If Coleman costs too much, Stars fans will feel betrayed. And they might blame Nill for not doing everything in his power to bring Coleman home. After all, Nill ‘s argument should write itself. You’ve already won one Cups (probably two soon enough), except now you get to come home, and make a little more money with a team that has Cup aspirations too. Still, there’s no guarantee. It’s hard to say ‘no’ to extra Buy a Vacation Home money. In Leivo, Dallas would be getting a similar, and similarly versatile player. Leivo is like Hakanpaa in that he’s another one of these mystery box players; like the deep sea hatchetfish version of Coleman — does all the same things the big fish do, but because it’s done it in the shadows, he’s never had a chance to shine. There’s an obvious explanation for that: maybe he’s just not as good. But it’s called the bargain bin for a reason. Can Leivo adapt to a moderately bigger role the way players like Chandler Stephenson, William Karlsson, and Phillip Danault have? He’s quietly creative, works hard for his puck money, and if nothing else, he can make Jordan Binnington blush.
(F) Brock McGinn
Projected Cap Hit: 3 Years at $2.68M
Dallas is pretty weak at left wing. Especially if Dallas rolls with Hintz, Seguin, and Benn down the middle. All that’s left is Robertson on the left wing, and a cauldron of goulash below. Dickinson can play left wing, but it’s not his natural position. Kiviranta, meanwhile, is a bit of an unknown. With McGinn, he would act as the Cogliano replacement. He had a solid year last season with Carolina in a bottom six role. If you look at his career numbers, they’re not half this good, so don’t be fooled by the spiffy charts. Part of that is owed to the fact that McGinn got significant icetime in patches with Sebastian Aho. If your inside voice is screaming ‘we don’t need to replace Cogliano!’ I agree. But by bringing back Blake Comeau, it’s clear that Dallas wants to replicate or bring back some variation of the FCC line. For better or worse, this is something Rick Bowness covets in his system. A player like McGinn is no Coleman, but you get what you pay for, and in McGinn, you’re paying very little to strengthen a defensive system that wants forwards who will defend first, and ask scoring questions later.
(F) Mathieu Joseph
Projected Cap Hit: 1 Year at $737,500
If you’re wondering how Tampa consistently does it, look no further than the value they find from names out of a hat. Sometimes the names in the hat end up elsewhere, like Marchessault, and Verhaeghe. Sometimes the names in the hat are kept, like Cirelli and Gourde. This season, it’s Joseph we’re drawing. He scored almost 20 points averaging less than 10 minutes a night. Judging by his expected goals above replacement over the last three seasons, a breakout year feels imminent. He’s a smooth skating, two-way player (emphasis on both ways) who happens to be young and cost-controlled. Why would he be available, you might ask? Expansion: Joseph is one of the forwards who will be left exposed.
Getting Joseph could be tricky. Why trade for a player you could lose to expansion yourself? Dallas is gonna leave one of Radek Faksa or Jason Dickinson exposed. However, if they do intend to play Hintz, Seguin, and Benn down the middle, it might be prudent to leave two players exposed who are making $2-$3M per year just to potentially play 4th line center. It wouldn’t be popular, but if you lose Faksa to gain Coleman money, with Joseph as a throw-in, that’s what you call a first-world problem (or, depending on how you feel about Faksa’s trajectory, addition by subtraction).
(F) Zach Aston-Reese (RFA)
Projected Cap Hit: 3 Years at $2.12M
It’s worth reiterating the importance of considering the possibility of exposing both Faksa, and Dickinson for a middle six winger. If Dallas loses Faksa, Dickinson replaces him. If they lose Dickinson, they still have Faksa. If they’re left with both, we’re back to where we started. We can talk about our personal opinions about the type of winger we wish had, but I’m just operating under the assumption that Bowness wants more of the same. In which case, Aston-Reese offers Dallas something they currently don’t have in their forward group: a true PK specialist.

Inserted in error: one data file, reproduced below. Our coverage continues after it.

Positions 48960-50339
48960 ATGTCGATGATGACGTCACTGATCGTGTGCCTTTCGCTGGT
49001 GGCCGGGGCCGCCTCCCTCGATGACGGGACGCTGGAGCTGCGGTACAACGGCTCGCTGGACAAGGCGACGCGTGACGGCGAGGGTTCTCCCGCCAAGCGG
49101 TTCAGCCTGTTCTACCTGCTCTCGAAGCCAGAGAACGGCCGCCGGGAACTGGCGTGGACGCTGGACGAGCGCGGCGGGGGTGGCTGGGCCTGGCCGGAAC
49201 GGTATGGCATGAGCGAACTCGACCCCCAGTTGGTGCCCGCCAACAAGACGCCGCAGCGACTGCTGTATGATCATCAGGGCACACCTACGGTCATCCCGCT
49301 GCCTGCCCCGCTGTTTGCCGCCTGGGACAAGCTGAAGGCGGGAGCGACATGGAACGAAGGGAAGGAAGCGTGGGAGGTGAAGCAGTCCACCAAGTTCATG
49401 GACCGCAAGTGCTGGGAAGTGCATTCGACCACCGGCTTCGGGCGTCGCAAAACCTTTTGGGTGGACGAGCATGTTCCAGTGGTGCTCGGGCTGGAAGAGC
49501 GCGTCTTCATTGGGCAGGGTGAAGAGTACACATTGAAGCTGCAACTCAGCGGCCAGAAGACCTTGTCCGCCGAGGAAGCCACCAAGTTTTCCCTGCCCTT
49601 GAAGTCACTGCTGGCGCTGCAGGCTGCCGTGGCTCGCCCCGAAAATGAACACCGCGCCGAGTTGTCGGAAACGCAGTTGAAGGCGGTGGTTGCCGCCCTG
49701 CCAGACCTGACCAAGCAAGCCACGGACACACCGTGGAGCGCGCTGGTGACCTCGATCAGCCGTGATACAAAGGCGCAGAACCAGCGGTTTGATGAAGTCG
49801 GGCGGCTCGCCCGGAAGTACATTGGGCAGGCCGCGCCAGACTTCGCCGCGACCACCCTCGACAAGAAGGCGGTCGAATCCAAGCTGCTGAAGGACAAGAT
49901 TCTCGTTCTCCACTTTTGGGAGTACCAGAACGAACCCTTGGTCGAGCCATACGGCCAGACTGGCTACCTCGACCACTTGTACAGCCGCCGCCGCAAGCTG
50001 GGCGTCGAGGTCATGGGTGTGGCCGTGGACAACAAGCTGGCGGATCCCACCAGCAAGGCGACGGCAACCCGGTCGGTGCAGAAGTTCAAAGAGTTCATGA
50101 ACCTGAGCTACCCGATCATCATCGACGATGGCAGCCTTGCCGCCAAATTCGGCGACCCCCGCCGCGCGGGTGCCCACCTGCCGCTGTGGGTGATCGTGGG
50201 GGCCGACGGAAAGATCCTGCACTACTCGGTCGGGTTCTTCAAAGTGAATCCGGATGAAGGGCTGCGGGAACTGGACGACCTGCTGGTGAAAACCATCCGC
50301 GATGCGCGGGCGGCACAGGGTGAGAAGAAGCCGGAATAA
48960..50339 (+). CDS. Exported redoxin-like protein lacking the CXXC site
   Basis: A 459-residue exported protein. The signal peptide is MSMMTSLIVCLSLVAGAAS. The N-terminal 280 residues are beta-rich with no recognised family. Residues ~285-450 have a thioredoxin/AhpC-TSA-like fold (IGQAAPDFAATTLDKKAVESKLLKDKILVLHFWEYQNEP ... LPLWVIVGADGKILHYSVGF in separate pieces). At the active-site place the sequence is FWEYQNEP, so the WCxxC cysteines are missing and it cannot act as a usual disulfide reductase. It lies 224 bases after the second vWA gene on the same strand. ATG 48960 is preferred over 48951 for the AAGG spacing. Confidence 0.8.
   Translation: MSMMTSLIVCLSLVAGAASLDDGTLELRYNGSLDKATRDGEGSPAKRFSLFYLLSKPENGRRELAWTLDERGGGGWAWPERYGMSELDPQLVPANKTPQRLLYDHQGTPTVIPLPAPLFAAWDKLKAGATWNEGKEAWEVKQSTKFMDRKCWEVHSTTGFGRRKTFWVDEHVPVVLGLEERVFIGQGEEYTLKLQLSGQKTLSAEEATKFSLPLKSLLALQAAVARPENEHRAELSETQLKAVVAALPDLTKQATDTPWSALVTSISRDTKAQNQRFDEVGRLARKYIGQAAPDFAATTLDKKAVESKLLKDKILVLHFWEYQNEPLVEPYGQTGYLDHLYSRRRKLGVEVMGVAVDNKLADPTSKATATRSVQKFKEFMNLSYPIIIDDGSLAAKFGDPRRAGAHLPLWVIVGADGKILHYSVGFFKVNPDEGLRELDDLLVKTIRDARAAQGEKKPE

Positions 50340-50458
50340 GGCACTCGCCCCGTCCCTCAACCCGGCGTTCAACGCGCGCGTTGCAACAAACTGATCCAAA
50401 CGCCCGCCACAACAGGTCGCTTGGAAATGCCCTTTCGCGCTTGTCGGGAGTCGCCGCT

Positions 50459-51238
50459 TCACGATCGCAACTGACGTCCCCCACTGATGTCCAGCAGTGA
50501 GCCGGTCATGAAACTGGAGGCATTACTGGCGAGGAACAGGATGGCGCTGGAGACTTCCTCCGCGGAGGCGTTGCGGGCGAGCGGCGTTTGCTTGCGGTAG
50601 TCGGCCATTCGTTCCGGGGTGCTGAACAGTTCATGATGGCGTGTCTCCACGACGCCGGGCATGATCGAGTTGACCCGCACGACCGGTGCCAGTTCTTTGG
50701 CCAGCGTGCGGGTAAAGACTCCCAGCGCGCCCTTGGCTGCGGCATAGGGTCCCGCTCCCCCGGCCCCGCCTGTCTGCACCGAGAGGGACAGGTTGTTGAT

His defensive numbers at even-strength are strong too, but on the PK, he’s elite at keeping the high-danger areas clean. As much as fans love to feel validated by the success of a team like the New York Islanders, Dallas differs from them in one critical way. Part of the Isles’ success comes from the fact that their defense has translated on the PK (they ranked 6th this season) whereas Dallas hasn’t reconciled the two (Dallas ranked 19th). In Aston-Reese, the Stars would have someone that could defend the puck at 5-on-5, or 4-on-5. Dallas has lacked this element of defensive play. In fact, many of their PK regulars provided little help. Comeau was not good on the PK this season. Neither was Faksa. Dickinson? Nope. In fact, the only regular who excelled on the PK was Cogliano. So perhaps Dallas does need a Cogliano replacement. Aston-Reese would fit that bill.
‘Optics’ are the fancy stats of public decision-making. If Nill does nothing, he’s gonna look weak. If he does something, he’ll look strong. If he does something expected, it’ll be praised. If he does something unexpected, it’ll be questioned. But what does that truly mean? What value is actually being transferred or added?
As much as I would love to see Coleman in a Stars uniform, Dallas has a lot of decisions to make about their future. Benn and Seguin are going nowhere, while Hintz and Robertson are only going up. Does dedicating a small but decent cap chunk to a middle six forward really improve Dallas once Radulov and Pavelski are gone? How much money will be needed to fix the blueline if Klingberg isn’t brought back? Or if Harley isn’t quite ready during Dallas’ competitive window? I’m not personally a fan of every player we’ve looked at, but most of them have one thing in common: they’re all relatively young. As much as fans lament the Stars’ injury problem, they’re also an older team. Sure, you can’t control for unforeseen circumstances, but older players getting hurt isn’t unpredictable either.
The bargain bin is a nice way to hedge your bets when you’re not sure if you want to move forward, laterally, or not at all. Besides, I’m sure fans remember Patrick Eaves with remarkable clarity. After all, Eaves was supposed to be ‘just’ depth. But he turned into a fantastic top-six winger for a brief stretch in 2016-2017. His performance then turned into the pick that would become Jake Oettinger. The lesson? Just because something comes cheap doesn’t mean it offers less than something that doesn’t.